A student accused of cheating on an artificial intelligence exam

A student accused of cheating on an artificial intelligence exam


The case took place in Florida. A 17-year-old girl in a distance biology class at Broward College received a warning for cheating. The reason? The start-up Honorlock would have surprised her, thanks to her artificial intelligence (AI)acting suspiciously during a review in February. The New York Times looked down on this case after receiving an email from him, posing as “A black woman wrongly accused of academic dishonesty by an algorithm”.

The student was given a grade of zero as a result of this incident. AI isn’t the only one contributing to this sanction: the academic bureaucracy, several humans, and a facial recognition tool designed by Amazon (Recognition) are also responsible.

The Covid-19 pandemic it was a great time for companies offering remote monitoring. The latter have developed multiple browser extensions to detect motion or collect recordings of computer screens or microphones, methods traditionally used by the police.

Honorlock is one of them. Created by a couple of business school graduates, the start-up has managed more than 9 million exams in 2021, requiring $ 5 per test and $ 10 per student. A total of $ 40 million has been invested in the project (approximately € 37.4 million), the vast majority since the beginning of the pandemic.

A question of interpretation

The teen is not the first person to complain about a false allegation of cheating due to surveillance software, but she is one of the few to have received “proof”: a video of her a duration of fifty seconds.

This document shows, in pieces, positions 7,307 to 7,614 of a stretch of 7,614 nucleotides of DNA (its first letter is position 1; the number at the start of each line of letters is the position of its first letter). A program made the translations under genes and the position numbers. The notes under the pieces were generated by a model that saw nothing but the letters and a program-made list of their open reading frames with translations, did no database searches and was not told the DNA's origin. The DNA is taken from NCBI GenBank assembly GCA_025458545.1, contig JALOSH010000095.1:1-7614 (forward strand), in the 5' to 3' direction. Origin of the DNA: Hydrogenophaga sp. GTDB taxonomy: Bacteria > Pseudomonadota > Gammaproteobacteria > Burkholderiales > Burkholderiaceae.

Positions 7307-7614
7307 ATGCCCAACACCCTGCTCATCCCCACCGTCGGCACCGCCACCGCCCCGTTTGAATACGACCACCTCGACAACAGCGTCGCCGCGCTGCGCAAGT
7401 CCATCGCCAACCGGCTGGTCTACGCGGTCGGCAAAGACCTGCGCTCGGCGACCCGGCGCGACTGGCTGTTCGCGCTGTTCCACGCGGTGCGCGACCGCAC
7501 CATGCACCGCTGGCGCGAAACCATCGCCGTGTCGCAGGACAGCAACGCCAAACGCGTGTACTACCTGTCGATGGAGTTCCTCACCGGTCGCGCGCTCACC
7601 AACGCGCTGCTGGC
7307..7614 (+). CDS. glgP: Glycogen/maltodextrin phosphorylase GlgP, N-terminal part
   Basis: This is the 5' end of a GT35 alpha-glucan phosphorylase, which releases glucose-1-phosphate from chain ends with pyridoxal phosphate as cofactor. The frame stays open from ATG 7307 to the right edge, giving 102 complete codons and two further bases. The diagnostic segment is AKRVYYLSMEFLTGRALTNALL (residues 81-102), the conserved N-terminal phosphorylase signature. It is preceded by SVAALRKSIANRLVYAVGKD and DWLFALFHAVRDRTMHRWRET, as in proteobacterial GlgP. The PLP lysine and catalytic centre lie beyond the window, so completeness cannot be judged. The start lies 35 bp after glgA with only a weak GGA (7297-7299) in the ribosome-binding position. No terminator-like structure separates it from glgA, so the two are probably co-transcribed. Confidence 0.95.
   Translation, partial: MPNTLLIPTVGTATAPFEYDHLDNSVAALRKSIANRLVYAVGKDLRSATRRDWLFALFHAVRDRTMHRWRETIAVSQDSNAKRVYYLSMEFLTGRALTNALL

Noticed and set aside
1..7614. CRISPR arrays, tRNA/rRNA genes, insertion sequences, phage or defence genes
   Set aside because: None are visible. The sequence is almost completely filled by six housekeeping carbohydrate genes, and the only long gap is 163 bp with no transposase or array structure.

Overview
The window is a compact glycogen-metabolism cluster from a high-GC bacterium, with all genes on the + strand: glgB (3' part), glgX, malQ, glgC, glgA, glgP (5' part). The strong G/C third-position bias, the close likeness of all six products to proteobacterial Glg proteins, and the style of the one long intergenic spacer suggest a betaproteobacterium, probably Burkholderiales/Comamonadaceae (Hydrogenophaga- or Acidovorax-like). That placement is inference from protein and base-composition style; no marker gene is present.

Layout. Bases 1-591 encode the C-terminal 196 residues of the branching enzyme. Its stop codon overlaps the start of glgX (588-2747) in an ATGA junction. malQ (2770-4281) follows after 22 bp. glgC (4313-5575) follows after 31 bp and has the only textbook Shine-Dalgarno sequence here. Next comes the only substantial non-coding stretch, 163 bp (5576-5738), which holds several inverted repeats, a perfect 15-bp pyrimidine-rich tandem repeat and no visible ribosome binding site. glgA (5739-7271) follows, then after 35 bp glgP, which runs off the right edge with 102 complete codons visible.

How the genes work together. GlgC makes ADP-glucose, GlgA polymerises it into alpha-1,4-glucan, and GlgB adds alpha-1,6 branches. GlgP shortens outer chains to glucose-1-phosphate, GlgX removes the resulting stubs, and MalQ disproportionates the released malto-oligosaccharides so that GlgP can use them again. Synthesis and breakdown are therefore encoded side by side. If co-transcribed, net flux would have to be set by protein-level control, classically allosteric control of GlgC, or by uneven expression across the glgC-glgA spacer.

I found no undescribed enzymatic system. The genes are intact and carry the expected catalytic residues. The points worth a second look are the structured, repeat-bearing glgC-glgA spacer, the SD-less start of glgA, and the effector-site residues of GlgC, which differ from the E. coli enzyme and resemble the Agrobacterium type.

Distance learning was already developing before the pandemic for time-consuming reasons in particular, but it has its limitations. In 2021, for example, a student of art history sent an e-mail to his teacher about a pre-recorded course before find out that he had been dead for two years.

During the exam in February, the teenager followed all the rules recommended by Honorlock: do not use your phone and be alone in the room, among other things. However, she later received an email from her teacher informing her that she had been spotted by the device cheating. It reads: “You’ve been seen looking down and sideways several times before answering questions.”

After an appointment with this teacher (whom the teenager had never met before), where she tried to explain that she was just thinking by looking at her hands, the verdict fell: “Responsible for non-compliance with instructions”. Cooper Quintin, member of the NGO Electronic Frontier Foundationrevolts: “Who sets his exam for the whole test?” It’s ridiculous, it’s not human. Normal software is sanctioned by this software. ”

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According to him, the problem is that institutions take the results of AI analyzes for “The word of God”. Honorclock spokeswoman Tess Mitchell said: “In no case do we definitively identify the cheaters, the final decision belongs to the school.” It is therefore up to the teacher to decide whether to sanction the teenager for this “Suspicious behavior.”



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